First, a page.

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KID STUFF

MUSIC TO GROW BY : Toddlers That Joanie Bartels First Sang for Are School Kids Now, and Her Music Is Keeping Pace

March 30, 1995|CORINNE FLOCKEN | Corinne Flocken is a free-lance writer who regularly covers Kid Stuff for The Times Orange County Edition.

A child's transition from preschooler to grade-schooler can be a trying one. Stomachs churn, nerves strain, tears flow unchecked. And that's just the parents.

The way children's singer Joanie Bartels sees it, with all the changes that take place in the early school years, a kid could use a friend to depend on for comfort, entertainment and a much needed ego boost. And music, she says, makes a mighty fine friend.

But Bartels, a 10-year veteran of the family-entertainment industry who established her career singing lullabies and playful tunes for little ones on Discovery Music's "Magic" series, says that when she looked around at the music available to grade-school kids, she wasn't all that crazy about what she saw.

"It seemed to me that the children were jumping from preschool right into MTV, which isn't right," said Bartels, who performs Sunday at Orange Coast College in Costa Mesa with her new band, the Noisy Boyz. "Either that, or the music was based on media characters like Barney or the Mighty Morphin Power Rangers. And obviously, that's not going to work for the older child."

So into that gap, Bartels in 1993 released "Jump for Joy," the first in her "Joanie's Jukebox Cafe" series, targeted to children who have outgrown "The Farmer in the Dell" but aren't quite ready for Smashing Pumpkins.

As in "Lullaby Magic" and the seven other tapes in the earlier series, the 41-year-old's vocals are clear and warm and apparently effortless. But with musical styles that range from salsa to pop to quasi-gospel, it's a safe bet that "Jump for Joy" won't lull anyone to sleep.

"The 'Magic' series was definitely more conservative," Bartels said. "But that was OK because the tapes were designed to create a bonding time between the parent and child, and to encourage parents to sing along to the tapes with their children."

Based on sales figures, it seems there's been a whole lot of bonding going on since 1985, when Bartels recorded the first "Magic" tapes for Discovery co-founders Ellen and David Wohlstadter. "Lullaby Magic" alone sold more than 500,000 copies, earning a gold record from the Recording Industry Assn. of America. It was the first awarded for a recording by a female children's artist.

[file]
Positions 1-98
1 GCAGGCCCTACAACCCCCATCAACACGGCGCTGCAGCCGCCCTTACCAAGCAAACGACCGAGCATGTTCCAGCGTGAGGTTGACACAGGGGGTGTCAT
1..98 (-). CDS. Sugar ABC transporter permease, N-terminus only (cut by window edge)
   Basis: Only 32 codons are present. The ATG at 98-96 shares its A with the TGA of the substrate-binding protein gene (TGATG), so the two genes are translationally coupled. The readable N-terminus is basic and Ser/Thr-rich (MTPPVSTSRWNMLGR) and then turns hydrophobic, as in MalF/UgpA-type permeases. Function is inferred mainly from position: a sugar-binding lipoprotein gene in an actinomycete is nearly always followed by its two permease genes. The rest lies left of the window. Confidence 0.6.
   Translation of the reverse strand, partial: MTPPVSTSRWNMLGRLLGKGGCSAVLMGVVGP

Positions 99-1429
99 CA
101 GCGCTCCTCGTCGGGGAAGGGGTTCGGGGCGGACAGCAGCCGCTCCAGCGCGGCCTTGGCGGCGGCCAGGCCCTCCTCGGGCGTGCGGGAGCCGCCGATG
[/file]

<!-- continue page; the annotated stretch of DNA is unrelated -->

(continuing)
She has also expanded into video, with two releases so far in the "Simply Magic" series: "The Rainy Day Adventure" and "The Extra Special Substitute Teacher," both of them featuring "Magic" tunes in mildly hip (check out Joanie's Doc Martens boots) story settings. Both videos have aired on Nickelodeon, the Disney Channel and the Learning Channel.

In all, more than 2 million copies have been sold in her audio and video lines.

Last year, Discovery Music--along with Bartels and fellow children's artists Dennis Hysom and Bethie--was absorbed by BMG Music. This fall, BMG will release the second, as yet untitled, tape in the "Joanie's Jukebox Cafe" series.

Independent of BMG, Bartels and her marketing group, Vision Quest, are looking into producing a children's television show, which they hope to have on the air by spring, 1996.

Though grateful for the success of the "Magic" tapes and the accompanying boost to her career, Bartels doesn't feel her recent shift as a performer will leave her original audience out in the cold.

"I'm growing up with the kids I started out doing lullabies for," the L.A. resident explained. "Now, those same children are 8, 9, 10 years old. I wanted to give them something similar to what they might hear on an adult contemporary radio station but with lyrics that are appropriate for that age group."

The themes those lyrics address are not terribly heavy. Nary a song laments the vanishing rain forests, urban violence or even unrequited love. Instead, with titles such as "Let's Have Fun" and "Miles of Smiles," the songs focus on life's sunnier side, with the occasional nod to topics such as multiculturalism. There's even an ode to first love: "New Kid on the Block," performed in a duet with Hysom as a guest artist.

Unlike the "Magic" tapes, which ran heavily toward versions of old standards, "Jump" includes many original tunes, several of them co-written by Bartels with Chris Rhyne and others. There's even a version of the popular Janet & Judy song, "P.A.R.T.Y."

But though the mood is light, the thing that saves this recording from being too frothy for older children is its musical variety. "Try It, You'll Like It" has an invigorating beat; "I Want to Know" has its roots in rhythm and blues.

"Using a lot of different musical styles is a challenge, but I wanted to expose children to a variety of music so that as they develop their own tastes, they'll have a lot to choose from," explained Bartels.

"And," she continued, "it's a pleasure for me as an artist because in adult contemporary music, you're pegged in one slot and there you stay. This is just a lot more stimulating."

* What: Joanie Bartels concert.

* When: Sunday, April 2, at 4 p.m.

* Where: The Robert B. Moore Theatre at Orange Coast College, 2701 Fairview Road in Costa Mesa.

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